-- A hypermotility disorder of the ESOPHAGUS that is characterized by spastic non-peristaltic responses to SWALLOWING; CHEST PAIN; and DYSPHAGIA.
-- The forcible expulsion of the contents of the STOMACH through the MOUTH.
-- The state of weariness following a period of exertion, mental or physical, characterized by a decreased capacity for work and reduced efficiency to respond to stimuli.
-- sudden neurologic impairment due to a cerebrovascular disorder, either an arterial occlusion or an intracranial hemorrhage.
-- Persistently high systemic arterial BLOOD PRESSURE. Based on multiple readings (BLOOD PRESSURE DETERMINATION), hypertension is currently defined as when SYSTOLIC PRESSURE is consistently greater than 140 mm Hg or when DIASTOLIC PRESSURE is consistently 90 mm Hg or more.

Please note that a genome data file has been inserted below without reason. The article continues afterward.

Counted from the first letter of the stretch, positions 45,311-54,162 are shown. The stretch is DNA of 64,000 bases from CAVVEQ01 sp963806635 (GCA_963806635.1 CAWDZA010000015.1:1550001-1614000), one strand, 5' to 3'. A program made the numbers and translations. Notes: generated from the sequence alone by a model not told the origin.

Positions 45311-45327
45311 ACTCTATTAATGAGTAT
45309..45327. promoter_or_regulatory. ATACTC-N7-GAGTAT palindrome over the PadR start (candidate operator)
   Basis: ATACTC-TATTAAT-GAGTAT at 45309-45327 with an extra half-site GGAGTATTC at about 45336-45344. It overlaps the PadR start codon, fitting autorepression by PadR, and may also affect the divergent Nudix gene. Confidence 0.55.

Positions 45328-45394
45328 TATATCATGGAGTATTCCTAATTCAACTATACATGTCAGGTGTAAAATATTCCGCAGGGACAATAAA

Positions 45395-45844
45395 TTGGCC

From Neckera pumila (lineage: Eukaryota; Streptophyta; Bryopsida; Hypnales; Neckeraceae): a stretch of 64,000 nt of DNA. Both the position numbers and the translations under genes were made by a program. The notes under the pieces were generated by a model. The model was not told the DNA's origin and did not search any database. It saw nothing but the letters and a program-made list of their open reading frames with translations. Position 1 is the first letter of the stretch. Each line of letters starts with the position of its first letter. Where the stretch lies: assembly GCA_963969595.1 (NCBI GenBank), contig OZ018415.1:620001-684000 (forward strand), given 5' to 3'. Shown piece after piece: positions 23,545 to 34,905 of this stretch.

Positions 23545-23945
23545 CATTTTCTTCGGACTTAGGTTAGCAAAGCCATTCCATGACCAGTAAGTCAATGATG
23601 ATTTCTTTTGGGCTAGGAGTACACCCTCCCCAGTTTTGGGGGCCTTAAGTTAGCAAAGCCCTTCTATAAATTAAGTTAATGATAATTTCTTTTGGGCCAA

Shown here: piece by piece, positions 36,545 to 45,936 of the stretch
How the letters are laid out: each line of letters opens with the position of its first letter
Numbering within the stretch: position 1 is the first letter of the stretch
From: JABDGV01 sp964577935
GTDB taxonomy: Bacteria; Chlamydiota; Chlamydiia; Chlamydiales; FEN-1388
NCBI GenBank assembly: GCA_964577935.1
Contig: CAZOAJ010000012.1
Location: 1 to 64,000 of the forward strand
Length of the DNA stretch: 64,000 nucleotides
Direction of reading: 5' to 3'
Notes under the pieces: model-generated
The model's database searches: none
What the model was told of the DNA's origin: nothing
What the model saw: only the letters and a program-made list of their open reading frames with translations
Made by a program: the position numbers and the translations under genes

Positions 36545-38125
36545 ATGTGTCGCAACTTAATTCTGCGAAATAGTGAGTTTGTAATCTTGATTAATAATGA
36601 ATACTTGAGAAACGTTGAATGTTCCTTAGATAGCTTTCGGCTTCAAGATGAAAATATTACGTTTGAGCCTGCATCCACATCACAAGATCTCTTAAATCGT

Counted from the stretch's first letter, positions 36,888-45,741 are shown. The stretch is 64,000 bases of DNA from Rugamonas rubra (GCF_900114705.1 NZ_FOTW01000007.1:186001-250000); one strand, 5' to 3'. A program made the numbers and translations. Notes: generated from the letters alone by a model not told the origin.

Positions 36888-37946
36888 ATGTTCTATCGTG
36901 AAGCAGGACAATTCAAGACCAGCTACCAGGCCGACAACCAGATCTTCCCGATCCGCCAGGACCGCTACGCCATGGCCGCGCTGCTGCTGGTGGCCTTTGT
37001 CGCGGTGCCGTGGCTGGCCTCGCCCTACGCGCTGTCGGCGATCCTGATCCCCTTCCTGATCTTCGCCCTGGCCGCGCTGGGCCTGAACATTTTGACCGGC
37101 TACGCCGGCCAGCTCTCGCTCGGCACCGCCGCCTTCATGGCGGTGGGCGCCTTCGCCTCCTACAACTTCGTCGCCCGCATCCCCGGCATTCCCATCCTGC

-- A heterogeneous group of disorders characterized by HYPERGLYCEMIA and GLUCOSE INTOLERANCE.
Diabetes Mellitus, Non-Insulin-Dependent
-- subclass of diabetes mellitus that is not insulin responsive or dependent; characterized initially by insulin resistance and hyperinsulinemia and eventually by glucose intolerance, hyperglycemia, and overt diabetes; type II diabetes mellitus is no longer considered a disease exclusively found in adults; patients seldom develop ketosis but often exhibit obesity.
-- Pathological conditions involving the HEART including its structural and functional abnormalities.
-- A clinical syndrome characterized by the development of CHEST PAIN at rest with concomitant transient ST segment elevation in the ELECTROCARDIOGRAM, but with preserved exercise capacity.
-- A pathological process characterized by injury or destruction of tissues caused by a variety of cytologic and chemical reactions. It is usually manifested by typical signs of pain, heat, redness, swelling, and loss of function.